It didn’t take long for Robert (Bob) Nardelli to land on his feet… You’ve all probably heard by now, Bob Nardelli has been picked to run Chrysler.
For those of you that may have forgotten or were not aware of all the details:
- Bob Nardelli came from GE, where he started in 1971. In 1995 he was promoted to president and CEO of Power Systems when yours truly was there. Under his leadership, GE Power Systems grew from $6 billion to $15 billion, and earnings grew 60-70%.
- In 2000 when Jack Welch named Jeffrey Immelt as CEO of GE, Bob Nardelli left (as did the other three-way competitor for the top-GE job, Jim McNerney) to head up Home Depot, succeeding co-founder Arthur Blank.
- Bob Nardelli’s intentions were to use his GE-learnedmanagement style and systems to turn around Home Depot. But Home Depot was a 20 year old company with falling sales and stock performance. It ran out of growth in the U.S., and lacked an automated purchasing system. It was a 1980s company in the 2000s.
- Under pressure of shareholders at annual meetings and elsewhere, and complaints about Nardelli’s pay package (which the company agreed to and was in his employment contract), Bob Nardelli resigned on Jan. 3, 2007.
Many people questioned whether Nardelli’s failure to turn around Home Depot was a death knell for Six Sigma, a process improvement program (probably one of many GE management programs implemented while at Home Depot) Nardelli championed. In my opinion, anyone who has been in business understands that one program does not make or break a great company. It can, however — as in the case of Six Sigma, help people use a structured methodology to solve real-world problems and fix them so they don’t happen again.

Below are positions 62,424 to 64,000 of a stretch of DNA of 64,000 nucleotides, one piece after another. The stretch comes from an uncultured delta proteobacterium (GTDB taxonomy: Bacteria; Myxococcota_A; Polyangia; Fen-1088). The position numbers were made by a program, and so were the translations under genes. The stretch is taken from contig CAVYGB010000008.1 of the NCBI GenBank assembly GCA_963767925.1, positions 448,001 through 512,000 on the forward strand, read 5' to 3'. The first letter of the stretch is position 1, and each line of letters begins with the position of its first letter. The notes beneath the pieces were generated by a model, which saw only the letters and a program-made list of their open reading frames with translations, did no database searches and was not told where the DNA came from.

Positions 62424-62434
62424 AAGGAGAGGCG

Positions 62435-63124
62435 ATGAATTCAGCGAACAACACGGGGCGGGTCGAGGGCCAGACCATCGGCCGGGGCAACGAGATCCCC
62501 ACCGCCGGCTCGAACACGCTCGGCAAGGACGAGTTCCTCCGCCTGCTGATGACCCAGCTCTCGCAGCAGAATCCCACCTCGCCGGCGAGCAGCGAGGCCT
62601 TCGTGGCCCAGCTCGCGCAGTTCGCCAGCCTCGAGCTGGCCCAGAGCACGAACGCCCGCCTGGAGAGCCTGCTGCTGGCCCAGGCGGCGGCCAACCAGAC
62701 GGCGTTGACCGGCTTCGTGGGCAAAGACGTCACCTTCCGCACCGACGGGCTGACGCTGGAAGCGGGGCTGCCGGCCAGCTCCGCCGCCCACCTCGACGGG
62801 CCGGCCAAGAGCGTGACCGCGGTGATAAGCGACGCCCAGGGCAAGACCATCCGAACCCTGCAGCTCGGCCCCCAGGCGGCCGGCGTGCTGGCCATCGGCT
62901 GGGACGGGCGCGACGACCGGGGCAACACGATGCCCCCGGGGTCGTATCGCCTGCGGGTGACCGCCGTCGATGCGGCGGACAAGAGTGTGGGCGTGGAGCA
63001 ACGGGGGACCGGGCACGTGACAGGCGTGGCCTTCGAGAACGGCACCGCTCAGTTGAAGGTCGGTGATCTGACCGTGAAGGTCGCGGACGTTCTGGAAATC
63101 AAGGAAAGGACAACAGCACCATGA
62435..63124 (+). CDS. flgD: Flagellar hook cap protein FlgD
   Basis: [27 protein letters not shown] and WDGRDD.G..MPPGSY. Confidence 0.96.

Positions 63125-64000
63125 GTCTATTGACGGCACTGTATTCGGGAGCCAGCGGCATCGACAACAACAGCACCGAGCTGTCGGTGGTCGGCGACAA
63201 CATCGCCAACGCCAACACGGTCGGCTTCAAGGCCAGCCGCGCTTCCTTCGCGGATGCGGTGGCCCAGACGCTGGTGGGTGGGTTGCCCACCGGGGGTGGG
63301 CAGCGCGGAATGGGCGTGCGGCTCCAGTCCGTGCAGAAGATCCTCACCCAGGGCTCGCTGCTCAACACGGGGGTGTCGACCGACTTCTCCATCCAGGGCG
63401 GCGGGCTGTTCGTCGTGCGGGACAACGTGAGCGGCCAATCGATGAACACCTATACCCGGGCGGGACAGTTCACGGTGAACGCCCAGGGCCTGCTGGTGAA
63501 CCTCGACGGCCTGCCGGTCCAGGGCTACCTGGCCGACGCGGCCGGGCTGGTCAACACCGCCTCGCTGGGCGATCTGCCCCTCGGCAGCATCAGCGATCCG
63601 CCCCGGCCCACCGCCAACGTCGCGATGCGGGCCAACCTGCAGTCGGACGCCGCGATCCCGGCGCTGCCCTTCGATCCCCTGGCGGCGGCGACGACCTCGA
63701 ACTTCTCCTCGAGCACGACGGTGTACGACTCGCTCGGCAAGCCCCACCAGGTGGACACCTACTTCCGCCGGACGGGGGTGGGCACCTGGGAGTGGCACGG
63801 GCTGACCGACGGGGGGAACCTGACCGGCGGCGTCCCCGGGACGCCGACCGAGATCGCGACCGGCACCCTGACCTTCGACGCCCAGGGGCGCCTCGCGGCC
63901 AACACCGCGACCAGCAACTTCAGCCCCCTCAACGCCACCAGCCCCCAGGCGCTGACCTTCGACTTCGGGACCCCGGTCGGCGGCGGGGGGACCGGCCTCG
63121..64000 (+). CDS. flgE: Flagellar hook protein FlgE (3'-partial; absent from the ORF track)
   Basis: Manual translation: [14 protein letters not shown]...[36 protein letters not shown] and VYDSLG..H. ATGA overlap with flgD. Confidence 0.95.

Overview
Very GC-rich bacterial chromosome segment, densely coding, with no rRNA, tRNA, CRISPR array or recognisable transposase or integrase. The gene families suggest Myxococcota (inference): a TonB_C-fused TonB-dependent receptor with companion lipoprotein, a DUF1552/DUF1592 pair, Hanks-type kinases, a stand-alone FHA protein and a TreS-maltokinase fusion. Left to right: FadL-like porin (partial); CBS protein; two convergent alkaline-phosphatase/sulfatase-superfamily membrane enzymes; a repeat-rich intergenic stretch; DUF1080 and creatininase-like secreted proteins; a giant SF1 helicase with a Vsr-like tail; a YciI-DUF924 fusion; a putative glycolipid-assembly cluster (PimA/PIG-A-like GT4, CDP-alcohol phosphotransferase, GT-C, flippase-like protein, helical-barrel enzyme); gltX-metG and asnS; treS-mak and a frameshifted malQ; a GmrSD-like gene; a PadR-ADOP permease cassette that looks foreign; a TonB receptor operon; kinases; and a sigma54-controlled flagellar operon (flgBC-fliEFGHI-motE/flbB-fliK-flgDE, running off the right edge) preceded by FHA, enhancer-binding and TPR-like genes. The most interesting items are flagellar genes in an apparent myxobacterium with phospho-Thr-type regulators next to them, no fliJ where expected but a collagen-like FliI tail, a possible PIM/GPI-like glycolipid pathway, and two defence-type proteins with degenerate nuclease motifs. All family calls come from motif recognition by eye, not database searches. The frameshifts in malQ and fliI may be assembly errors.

But on to the big news: Cerberus Capital Management LP, who bought an 80.1% stake from DaimlerChrysler AG in exchange for investing $5 billion in Chrysler and $1 billion in its financing unit, has named Nardelli as chairman and CEO of its Chrysler unit.
Nardelli has to deal with sweeping changes in the auto industry, tough negotiations with the United Auto Workers union, and to close a $30-an-hour labor-cost gap with the U.S. operations of competitor Toyota. But the move to the top position of Chrysler, unlike Home Depot, puts him in a private company without the pressure of public shareholders. Nardelli’s pay — $1 per year base salary — is tied to equity and performance of the company. What matters most to Cerberus are the results.
It’s rumored that Nardelli’s experience at GE is one of the main reasons Cerberus wanted him. Many of Cerberus’s advisors are ex-GE, and according to the Wall Street Journal it’s also rumored that Cerberus is a strong believer in Six Sigma (that would make at least two private equity firms reaping big rewards by implementing Six Sigma at acquired companies).
So, will Bob Nardelli be successful in turning around Chrysler and part of the U.S. automotive industry? Time will tell. What’s clear to me at Cerberus is that running a company more efficiently can be accomplished with Six Sigma.What remains to be seen is how it will be used at Chrysler. That’s the exciting part.